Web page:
What is the transfer of a business as a going concern?: The approach to making your decision
To be neither a supply of goods nor a supply of services, a transaction must not only be the transfer of a going concern but also meet certain conditions. If you believe that the VAT treatment of a transaction by a business does not reflect the reality of what has occurred, then when deciding whether or not there is a TOGC for VAT purposes, you can approach your decision from either of two directions.
a. Establish whether the business has been transferred as a going concern before going on to the various requirements under the sub-paragraphs of Article 5 of the VAT (Special Provisions) Order 1995. [VTOGC3550]
This approach was used in the Padglade (MAN/93/210) tribunal when the chairman said: “The article does not say that a going concern is defined by the three qualifications, the qualifications follow when the prime question has been answered.”
If the answer to the question “has there been the transfer of a going concern?” is NO, then there has been no TOGC for VAT purposes. There may then be no need to decide whether the sub-paragraphs have been complied with.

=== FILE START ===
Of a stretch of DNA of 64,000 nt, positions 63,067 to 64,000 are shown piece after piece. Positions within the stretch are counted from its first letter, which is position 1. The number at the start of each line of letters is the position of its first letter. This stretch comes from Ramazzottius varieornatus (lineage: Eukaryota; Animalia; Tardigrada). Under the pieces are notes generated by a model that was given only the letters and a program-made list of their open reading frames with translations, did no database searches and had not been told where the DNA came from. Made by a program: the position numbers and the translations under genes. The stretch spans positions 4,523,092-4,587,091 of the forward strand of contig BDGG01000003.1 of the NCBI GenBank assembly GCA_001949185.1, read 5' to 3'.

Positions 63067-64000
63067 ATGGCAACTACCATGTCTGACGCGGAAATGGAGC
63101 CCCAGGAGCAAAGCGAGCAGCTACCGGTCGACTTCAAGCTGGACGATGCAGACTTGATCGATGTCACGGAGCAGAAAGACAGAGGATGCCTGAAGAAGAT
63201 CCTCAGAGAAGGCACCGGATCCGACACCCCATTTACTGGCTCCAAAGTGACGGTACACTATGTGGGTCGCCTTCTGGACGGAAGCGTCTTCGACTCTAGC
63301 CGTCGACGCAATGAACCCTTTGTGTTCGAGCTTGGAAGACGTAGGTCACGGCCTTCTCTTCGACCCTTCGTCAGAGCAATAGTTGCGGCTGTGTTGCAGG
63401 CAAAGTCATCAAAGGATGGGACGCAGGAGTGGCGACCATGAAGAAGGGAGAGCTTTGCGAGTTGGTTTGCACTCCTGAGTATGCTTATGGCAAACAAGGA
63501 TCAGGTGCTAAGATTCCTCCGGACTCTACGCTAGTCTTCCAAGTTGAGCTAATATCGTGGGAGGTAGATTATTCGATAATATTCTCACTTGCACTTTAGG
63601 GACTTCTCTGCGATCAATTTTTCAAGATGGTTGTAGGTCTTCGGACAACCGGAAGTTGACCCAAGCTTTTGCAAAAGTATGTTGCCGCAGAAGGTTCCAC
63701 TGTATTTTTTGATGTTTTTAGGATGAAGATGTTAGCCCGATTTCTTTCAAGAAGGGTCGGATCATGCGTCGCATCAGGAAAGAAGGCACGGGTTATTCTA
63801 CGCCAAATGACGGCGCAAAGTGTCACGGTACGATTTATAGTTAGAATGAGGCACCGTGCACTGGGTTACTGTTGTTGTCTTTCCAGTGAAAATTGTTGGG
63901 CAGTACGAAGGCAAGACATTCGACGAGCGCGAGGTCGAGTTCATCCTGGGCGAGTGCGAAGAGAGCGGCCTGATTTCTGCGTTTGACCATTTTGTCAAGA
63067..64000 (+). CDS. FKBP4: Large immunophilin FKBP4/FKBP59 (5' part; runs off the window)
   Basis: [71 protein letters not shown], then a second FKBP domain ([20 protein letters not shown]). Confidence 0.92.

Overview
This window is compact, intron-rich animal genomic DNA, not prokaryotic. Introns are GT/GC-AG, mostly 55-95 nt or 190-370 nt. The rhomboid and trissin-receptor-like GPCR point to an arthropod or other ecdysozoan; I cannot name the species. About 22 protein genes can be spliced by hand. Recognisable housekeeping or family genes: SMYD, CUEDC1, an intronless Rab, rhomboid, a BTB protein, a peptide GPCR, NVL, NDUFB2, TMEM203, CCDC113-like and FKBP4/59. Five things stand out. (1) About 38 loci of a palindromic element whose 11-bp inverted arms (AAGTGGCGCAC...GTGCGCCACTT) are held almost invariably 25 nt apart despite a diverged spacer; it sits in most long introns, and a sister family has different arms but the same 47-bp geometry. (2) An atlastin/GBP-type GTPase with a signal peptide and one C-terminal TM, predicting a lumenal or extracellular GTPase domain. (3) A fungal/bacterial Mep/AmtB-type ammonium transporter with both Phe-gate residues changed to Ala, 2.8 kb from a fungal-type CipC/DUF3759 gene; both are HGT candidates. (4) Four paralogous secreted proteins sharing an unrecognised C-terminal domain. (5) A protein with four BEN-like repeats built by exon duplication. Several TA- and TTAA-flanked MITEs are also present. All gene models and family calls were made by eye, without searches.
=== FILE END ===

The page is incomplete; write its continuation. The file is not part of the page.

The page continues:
b. Alternatively. it may be easier to approach the problem by checking if the conditions in the sub-paragraphs have been fulfilled. If they are not, then the asset transfer will be outside the “de-supply” effect of the TOGC provisions, even if all the other factors indicate that a TOGC has occurred.
Which approach you take will generally be determined by the individual facts of each case and neither is right or wrong. It is important to weigh up all the factors involved in the transaction and obtain all relevant information and documents before coming to your decision.